And like Buddha Christ and his philosophy will remain etched at least in the minds of a few good men, and that will keep the world turning around.

  4. Not to forget about the crusades.

  5. @ Sujatha. Balachandran v, Anil Kurup & anonymous

    christmas and new year greetings.

    yes, there is no doubt that the worst crimes against humanity were committed by christian nations.that's why every christmas should be an occasion for introspection - to realise how much those who profess to be christians have been virtually repeating the crucifixion act thru history.

    nevertheless the introduction of a humane value system into europe cannot be denied. the europeon nations since christianization had been producing knowledge and phiosophies to rationalise the violation of the fundamental principles of xtianity. yes. xtianity as had been practiced/is being practiced has very little to do with the philosophy of its founder.

    Balachandran sir,you are right. true great men do not belong to any region. they belong to the world. but i'm afraid i haven't evolved enough to deparochialise myself intno internalising that idea. every little achievemet of my country makes me feel proud. guess i still have a long way to go.

  6. Greed and cruelty are instinct in all animals, but greatly more so among thinking animals. Might is right. So, everywhere in the world, be it among the white Caucasians, the brown Semitics or the yellow Mongolians or the Blacks in Africa or the tanned Dravidians, this is a truism. The more powerful you are the more aggressive you become. Wanton killings of all kinds, cross-national, intra-national and fraternal, had kept the population growth in check in all civilizations; and even communities have been wiped out. Today’s world is greatly more civilized and such killings have come down and the world population is growing at an exponential rate. The credit goes more to the softening influence of religions and the sobering experiences from the World Wars. When I quote religious influence here, I mean not only belief in God, but also belief in ethics, law & order etc. But the present improvement we see is a very recent phenomenon, a post-WW consequence.

    And, in those dark days, there appeared in this world, once in a blue moon, a philosopher of great stature, as a reaction to the surrounding violence. Hammurabl created a Code of conduct to control interpersonal violence by limiting retributive justice to the level of the damage suffered at the agressor’s hands. Today Hammurabi’s Code is perceived to be cruel; but in his days any minor offence elicited disproportionate vengeance, and his code came to the rescue of the perpetrator of the original crime. So, in his time, i.e., around BC 1950, Hammurabi was synonymous with compassion.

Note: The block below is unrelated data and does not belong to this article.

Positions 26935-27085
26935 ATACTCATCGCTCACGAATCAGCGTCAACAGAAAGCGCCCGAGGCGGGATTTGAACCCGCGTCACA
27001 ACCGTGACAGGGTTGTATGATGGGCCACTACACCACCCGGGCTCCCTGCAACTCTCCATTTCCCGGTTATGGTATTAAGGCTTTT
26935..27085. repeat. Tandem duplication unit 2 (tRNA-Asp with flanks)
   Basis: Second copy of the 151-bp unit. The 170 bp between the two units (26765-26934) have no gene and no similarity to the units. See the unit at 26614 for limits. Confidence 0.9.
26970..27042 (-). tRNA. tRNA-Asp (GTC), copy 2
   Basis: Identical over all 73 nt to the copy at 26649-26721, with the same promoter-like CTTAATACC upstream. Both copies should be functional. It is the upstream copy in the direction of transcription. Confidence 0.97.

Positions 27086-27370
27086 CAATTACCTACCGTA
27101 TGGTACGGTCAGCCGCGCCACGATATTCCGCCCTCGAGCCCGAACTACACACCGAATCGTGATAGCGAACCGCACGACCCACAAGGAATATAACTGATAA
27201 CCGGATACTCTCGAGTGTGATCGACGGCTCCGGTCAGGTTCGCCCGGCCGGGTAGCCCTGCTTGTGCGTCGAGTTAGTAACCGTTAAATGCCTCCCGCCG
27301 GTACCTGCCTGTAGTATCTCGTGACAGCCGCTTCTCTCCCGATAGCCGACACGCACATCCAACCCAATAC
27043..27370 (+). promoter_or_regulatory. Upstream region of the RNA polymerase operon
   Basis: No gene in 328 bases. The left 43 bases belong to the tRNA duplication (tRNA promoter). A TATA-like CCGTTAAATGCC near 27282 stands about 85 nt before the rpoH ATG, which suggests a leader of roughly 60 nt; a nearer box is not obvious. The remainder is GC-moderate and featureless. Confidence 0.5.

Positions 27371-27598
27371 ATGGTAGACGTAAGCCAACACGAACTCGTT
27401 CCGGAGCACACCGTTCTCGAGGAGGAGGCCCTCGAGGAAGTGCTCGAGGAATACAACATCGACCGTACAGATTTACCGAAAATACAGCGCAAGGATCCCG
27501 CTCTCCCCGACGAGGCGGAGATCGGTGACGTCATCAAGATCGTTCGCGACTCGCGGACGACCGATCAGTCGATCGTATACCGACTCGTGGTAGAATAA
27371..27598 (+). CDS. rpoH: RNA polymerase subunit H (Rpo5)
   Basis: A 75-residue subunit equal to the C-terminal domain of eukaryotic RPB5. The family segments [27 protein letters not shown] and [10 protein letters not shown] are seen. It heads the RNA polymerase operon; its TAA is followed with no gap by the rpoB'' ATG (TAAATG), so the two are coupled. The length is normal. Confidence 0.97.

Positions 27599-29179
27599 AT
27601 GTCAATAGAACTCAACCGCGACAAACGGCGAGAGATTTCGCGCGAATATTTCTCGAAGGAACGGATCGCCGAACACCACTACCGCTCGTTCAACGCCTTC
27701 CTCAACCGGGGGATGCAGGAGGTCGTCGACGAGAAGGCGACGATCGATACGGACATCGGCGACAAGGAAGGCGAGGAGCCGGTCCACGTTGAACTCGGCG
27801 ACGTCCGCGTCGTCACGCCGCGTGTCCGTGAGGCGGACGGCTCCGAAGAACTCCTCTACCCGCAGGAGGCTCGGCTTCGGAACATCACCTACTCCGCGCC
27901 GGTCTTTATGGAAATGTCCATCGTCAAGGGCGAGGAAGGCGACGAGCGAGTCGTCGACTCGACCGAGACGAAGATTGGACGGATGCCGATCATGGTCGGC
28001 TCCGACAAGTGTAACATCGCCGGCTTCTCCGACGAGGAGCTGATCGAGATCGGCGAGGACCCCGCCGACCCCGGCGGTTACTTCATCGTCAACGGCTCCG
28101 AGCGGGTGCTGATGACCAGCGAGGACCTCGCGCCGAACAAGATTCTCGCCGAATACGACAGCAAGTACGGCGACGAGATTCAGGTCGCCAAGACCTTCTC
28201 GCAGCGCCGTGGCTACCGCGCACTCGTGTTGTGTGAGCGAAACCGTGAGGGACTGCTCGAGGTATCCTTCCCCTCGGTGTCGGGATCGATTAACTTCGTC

Socrates was the apostle of ethics. Democracy was born from ethics. Law & Order was also conceived as a product of ethics. Detachment from worldly pleasures that led to interpersonal conflicts was emphasized by Buddha. Love for fellow humans was the motto of Christ. Gandhi combined both. Sree Narayana Guru’s themes too had evolved from similar sentiments.

    Therefore, I am inclined to believe that all atrocities against fellow humans has been softened because of the influence of these holy men. The Middle East of pre-Christian era destroyed itself. The Soviets destroyed their own kids. Islamic conquerors perpetrated their own cruelties. China’s history of internal violence is gruesome. And what about Japanese? Cambodia’s Pol Pot regime? We have no detailed information about the violence involved in the Indian colonization of South East Asia.

    The West could have been more savage without Christ. They unleashed brute force in the Americas, maybe because they faced stiff opposition from the freedom-loving original inhabitants. In India and South East Asia they faced no such resistance; so there was no genocide.

    On the whole, Madam, I am inclined to believe that history cannot be summarily judged. At any rate, it was not Christian spirit that made them violent; it is the other way round. It must have softened their violent temper.

  7. You have said it and I agree with the comments that all great men truly belong to the world. As you put so well, Christmas indeed is all about a love that began and ended humbly. Despite all the commercialization,it gives today's busy families a rare excuse to be together. I am glad to have this time for its own sake, appam and stew notwithstanding:-) Merry Christmas & A Happy New Year to you and yours.